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Russia

Russian Supreme Court Rules Gay Pride Is Not "Propaganda"

KOMMERSANT, BBC RUSSIA (Russia)



Worldcrunch

MOSCOW - The Russian Supreme Court has ruled that Gay Pride parades are not “homosexual propaganda,” Kommersant reports.

Gay and Lesbian activists in Russia had turned to the courts after the Duma passed a law banning all “propaganda,” promoting same-sex relationships, with wording so broad that it could have outlawed nearly all public events in support of gay rights.

The courts decision, however, said that “not all public events put on by gay and lesbian activists could be called homosexual propaganda.”

The court case was specifically in response to the governor of Arkhangelsk forbidding the local gay pride parade from taking place, citing the new law.

While not overturning the original law, the Supreme Court narrowed it’s application substantially, ruling that “Forbidding homosexual propaganda does not prevent people from exercising their rights to receive and distribute general information that is neutral towards homosexuals, nor does it prevent public events that conform to laws regarding such events, including open, public debates about the social status of homosexuals, which do not impose a homosexual lifestyle on minors,” BBC Russia reported.

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Ideas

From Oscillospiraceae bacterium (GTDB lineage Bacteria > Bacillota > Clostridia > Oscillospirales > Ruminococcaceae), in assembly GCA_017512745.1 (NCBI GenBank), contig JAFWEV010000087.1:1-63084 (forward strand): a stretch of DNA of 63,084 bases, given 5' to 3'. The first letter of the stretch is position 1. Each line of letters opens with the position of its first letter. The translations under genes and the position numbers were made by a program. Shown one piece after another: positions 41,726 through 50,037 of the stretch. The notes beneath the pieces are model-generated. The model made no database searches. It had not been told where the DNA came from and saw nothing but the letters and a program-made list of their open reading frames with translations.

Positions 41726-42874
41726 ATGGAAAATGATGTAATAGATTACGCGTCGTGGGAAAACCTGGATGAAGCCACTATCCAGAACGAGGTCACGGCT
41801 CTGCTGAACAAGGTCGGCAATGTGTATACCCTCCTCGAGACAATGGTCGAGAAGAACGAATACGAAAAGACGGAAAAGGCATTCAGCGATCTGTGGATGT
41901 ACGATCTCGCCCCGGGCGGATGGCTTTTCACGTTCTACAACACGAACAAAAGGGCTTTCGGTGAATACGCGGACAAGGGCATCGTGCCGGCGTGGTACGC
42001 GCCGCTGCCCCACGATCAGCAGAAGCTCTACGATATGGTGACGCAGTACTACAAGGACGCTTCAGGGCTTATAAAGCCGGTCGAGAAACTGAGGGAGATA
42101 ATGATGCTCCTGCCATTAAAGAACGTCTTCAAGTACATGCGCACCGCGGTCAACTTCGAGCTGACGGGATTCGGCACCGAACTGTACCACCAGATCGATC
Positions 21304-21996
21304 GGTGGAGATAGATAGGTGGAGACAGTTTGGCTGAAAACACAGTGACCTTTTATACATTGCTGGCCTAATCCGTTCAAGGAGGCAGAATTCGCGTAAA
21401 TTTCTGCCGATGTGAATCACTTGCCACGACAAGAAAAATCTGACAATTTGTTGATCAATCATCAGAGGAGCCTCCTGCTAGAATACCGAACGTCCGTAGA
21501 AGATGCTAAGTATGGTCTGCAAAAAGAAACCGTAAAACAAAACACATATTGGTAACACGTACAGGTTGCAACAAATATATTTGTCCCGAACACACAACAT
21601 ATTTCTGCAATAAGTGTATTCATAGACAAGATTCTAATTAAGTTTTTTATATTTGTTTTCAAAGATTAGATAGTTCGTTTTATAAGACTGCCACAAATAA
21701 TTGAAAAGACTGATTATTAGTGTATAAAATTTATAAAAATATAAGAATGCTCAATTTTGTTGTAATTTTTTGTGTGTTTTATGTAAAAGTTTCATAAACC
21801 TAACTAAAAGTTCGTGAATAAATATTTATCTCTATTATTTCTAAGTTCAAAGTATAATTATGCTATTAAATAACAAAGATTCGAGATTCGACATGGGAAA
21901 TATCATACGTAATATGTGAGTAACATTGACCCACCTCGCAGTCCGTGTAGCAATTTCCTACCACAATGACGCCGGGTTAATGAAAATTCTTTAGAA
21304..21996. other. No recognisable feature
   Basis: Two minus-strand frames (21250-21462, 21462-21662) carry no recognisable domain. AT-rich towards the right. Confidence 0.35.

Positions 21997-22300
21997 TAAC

Joshimath, The Sinking Indian City Has Also Become A Hotbed Of Government Censorship

The Indian authorities' decision to hide factual reports on the land subsidence in Joshimath only furthers a sense of paranoia.

Photo of people standing next to a cracked road in Joshimath, India

Cracked road in Joshimath

@IndianCongressO via Twitter
Rohan Banerjee*

MUMBAI — Midway through the movie Don’t Look Up (2021), the outspoken PhD candidate Kate Dibiasky (Jennifer Lawrence) is bundled into a car, a bag over her head. The White House, we are told, wants her “off the grid”. She is taken to a warehouse – the sort of place where CIA and FBI agents seem to spend an inordinate amount of time in Hollywood movies – and charged with violating national security secrets.

The Hobson’s choice offered to her is to either face prosecution or suspend “all public media appearances and incendiary language relating to Comet Dibiasky”, an interstellar object on a collision course with earth. Exasperated, she acquiesces to the gag order.

Don’t Look Upis a satirical take on the collective apathy towards climate change; only, the slow burn of fossil fuel is replaced by the more imminent threat of a comet crashing into our planet. As a couple of scientists try to warn humanity about its potential extinction, they discover a media, an administration, and indeed, a society that is not just unwilling to face the truth but would even deny it.

This premise and the caricatured characters border on the farcical, with plot devices designed to produce absurd scenarios that would be inconceivable in the real world we inhabit. After all, would any government dealing with a natural disaster, issue an edict prohibiting researchers and scientists from talking about the event? Surely not. Right?

On January 11, the National Remote Sensing Centre (NRSC), one of the centers of the Indian Space Research Organisation (ISRO), issued a preliminary report on the land subsidence issue occurring in Joshimath, the mountainside city in the Himalayas.

The word ‘subsidence’ entered the public lexicon at the turn of the year as disturbing images of cracked roads and tilted buildings began to emanate from Joshimath.

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